That limits how many candidates can be educated as nurses.
"Recognizing a need to educate more nurses, the U.S. Department of Labor announced an $80 million funding opportunity to support the Nursing Expansion Grant Program. The funds will help train additional nurse faculty, who in turn will educate more nurses.
Focus on healthy work environments
"I am hopeful that 2023 will be the year where hospitals and health systems finally realize that implementing the AACN Healthy Work Environment Standards is no longer optional," said Amanda Bettencourt, PhD, APRN, CCRN-K, ACCNS-P, 2022-23 president of the AACN board of directors.
"The evidence-based way to reverse the trend of nurses leaving acute and critical care nursing is to make the environments we practice in supportive of our best work. Appropriate staffing is the foundation, but we also need good communication and true collaboration, we need nurses legitimately at decision-making tables and authentic leaders."
"Meaningful recognition means valuing our unique contribution and compensating us for it. Now is the time -- making healthy work environments a right and not a privilege is long overdue."
Work environments also are a focus for ENA and other nursing organizations.
Reductions in workplace violence
Nurses often leave the field after experiencing workplace violence. Alexander reported that violence is increasing, which is a difficult nursing trend that needs to be addressed.
Nurses working in the emergency department (ED) often bear the brunt of patient and visitor violence, but assaults are by no means limited to that setting.
"Studies have shown that ED staff, including nurses, experience a violent event once every two months," Schmitz said. "Any workplace violence should be unacceptable, and unfortunately, [it has] become part of the job for many ED nurses. One of the ENA priorities is to raise awareness about workplace violence through advocacy efforts including the No Silence on ED Violence campaign and to support legislation at the federal level to help reduce violence against healthcare workers."
Virkstis expects "leaders will double down on a commitment to workplace safety in 2023."
Staffing models that include contingent nurses
Hospitals especially continue to rely on travel nurses and per diem staff to fill vacancies. AMN Healthcare, which includes American Mobile, reported significant year-over-year growth in their travel nursing business for the third quarter of 2022.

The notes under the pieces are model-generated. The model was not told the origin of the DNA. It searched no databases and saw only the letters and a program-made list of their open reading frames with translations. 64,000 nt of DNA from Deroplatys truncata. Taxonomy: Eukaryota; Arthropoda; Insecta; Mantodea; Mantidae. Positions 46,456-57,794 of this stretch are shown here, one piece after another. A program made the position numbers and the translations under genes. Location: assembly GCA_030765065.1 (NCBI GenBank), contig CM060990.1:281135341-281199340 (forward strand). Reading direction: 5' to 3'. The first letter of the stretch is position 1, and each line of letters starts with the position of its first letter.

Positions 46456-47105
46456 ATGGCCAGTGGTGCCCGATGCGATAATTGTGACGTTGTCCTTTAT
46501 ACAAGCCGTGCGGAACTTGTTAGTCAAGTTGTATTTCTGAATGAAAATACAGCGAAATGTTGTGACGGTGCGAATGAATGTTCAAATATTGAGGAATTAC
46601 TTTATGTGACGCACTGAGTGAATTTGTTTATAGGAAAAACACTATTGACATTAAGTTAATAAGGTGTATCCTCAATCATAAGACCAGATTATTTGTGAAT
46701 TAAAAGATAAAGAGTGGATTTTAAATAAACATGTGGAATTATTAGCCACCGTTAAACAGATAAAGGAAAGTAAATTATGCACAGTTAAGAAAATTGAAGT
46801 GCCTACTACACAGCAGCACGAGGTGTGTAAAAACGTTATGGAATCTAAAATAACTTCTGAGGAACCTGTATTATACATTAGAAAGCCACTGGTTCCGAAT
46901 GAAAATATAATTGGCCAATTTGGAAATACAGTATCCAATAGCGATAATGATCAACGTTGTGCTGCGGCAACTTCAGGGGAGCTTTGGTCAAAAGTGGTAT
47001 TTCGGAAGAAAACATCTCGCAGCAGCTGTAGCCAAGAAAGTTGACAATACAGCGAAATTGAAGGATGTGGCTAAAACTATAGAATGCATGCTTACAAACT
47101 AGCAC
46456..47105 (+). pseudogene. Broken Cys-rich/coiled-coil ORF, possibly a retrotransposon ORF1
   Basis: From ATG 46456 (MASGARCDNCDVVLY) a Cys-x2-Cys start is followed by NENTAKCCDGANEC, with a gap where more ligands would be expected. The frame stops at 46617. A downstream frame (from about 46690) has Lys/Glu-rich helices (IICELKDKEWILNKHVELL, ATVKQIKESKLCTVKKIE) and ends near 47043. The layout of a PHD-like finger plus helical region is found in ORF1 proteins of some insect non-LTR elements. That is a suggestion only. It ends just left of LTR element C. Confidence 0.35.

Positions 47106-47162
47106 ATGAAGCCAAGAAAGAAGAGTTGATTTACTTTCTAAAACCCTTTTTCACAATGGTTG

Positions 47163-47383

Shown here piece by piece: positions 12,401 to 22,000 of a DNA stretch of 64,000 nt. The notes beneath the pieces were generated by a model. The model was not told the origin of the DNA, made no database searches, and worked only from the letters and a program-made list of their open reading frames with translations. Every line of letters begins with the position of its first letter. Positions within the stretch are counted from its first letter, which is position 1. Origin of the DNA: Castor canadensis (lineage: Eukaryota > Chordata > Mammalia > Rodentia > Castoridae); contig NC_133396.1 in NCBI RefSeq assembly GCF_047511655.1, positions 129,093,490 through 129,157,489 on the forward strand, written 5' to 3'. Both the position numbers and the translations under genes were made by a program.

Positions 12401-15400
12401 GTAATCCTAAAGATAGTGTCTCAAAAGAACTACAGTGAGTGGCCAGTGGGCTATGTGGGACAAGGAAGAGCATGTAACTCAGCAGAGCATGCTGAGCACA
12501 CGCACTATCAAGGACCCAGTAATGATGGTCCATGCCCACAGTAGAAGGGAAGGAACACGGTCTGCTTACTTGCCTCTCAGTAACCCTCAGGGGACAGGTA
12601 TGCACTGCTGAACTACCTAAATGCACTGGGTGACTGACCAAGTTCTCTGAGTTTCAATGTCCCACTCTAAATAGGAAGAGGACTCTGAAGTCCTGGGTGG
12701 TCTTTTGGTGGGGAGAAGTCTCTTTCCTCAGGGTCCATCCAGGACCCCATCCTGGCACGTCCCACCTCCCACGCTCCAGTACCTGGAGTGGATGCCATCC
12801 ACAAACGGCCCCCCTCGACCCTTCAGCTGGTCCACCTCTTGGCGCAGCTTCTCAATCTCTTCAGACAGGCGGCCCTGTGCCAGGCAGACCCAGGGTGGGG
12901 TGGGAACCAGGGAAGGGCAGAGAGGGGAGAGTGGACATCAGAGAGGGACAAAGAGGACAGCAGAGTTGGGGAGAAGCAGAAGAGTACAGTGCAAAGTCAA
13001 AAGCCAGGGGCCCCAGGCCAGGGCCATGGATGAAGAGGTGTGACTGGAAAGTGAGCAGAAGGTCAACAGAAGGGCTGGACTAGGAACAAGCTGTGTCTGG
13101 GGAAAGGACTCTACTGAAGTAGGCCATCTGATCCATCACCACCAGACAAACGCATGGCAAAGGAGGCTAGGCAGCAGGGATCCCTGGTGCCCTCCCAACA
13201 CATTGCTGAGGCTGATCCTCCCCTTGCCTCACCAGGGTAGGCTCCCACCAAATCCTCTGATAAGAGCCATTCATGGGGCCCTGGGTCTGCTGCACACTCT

"In addition to agency nurses, many hospitals are creating in-house per diem pools to offer more flexibility to nursing staff," Mimm said.
Focus on nurses' well-being
Nursing has always been emotionally taxing, but during the pandemic, some nurses became surrogate loved ones of dying patients. They may have been the only ones in the room as a patient passed from this life, something Speakman describes as "mentally exhausting."
"Additionally, the pandemic killed folks who would have not typically died, as a nurse finding rhyme or reason was simply impossible, it challenged all that we knew. It made us look at our own mortality -- all while being physically drained from working long hours as our colleagues themselves became sick and the nursing shortage expanded," Speakman explained.
"Now, nurses are encouraged to speak up when they need help," Speakman added.
"I am happy to move forward to 2023, hoping nursing continues to heal and become a more resilient workforce," Mimm said.
Speakman reported that "clinical environments are creating spaces for nurses to be able to have respite, verbalize the need for a break, or talk about traumas that have affected them."
New opportunities for virtual nursing care
Nursing and other healthcare providers will need to see an increased use of technology and artificial intelligence," Mimm said.
Alexander indicated that "while virtual nursing began in the intensive care units, such as the eICUs, it is moving to other units. In some cases, older nurses are tending to patient education, discharge planning, and other tasks that do not require hands-on care, as well as mentoring less experienced nurses."
"It allows nurses who have retired or maybe would have retired or cannot stand the physical rigors of working at the bedside to participate in care," Alexander said.
"The challenges of nursing 2023 are not all gloom and doom," Alexander concluded. It's a call for action. We need to think differently, be more innovative, and have national conversations; and we need to be working together."
Related: 10 Key Nursing Trends in 2022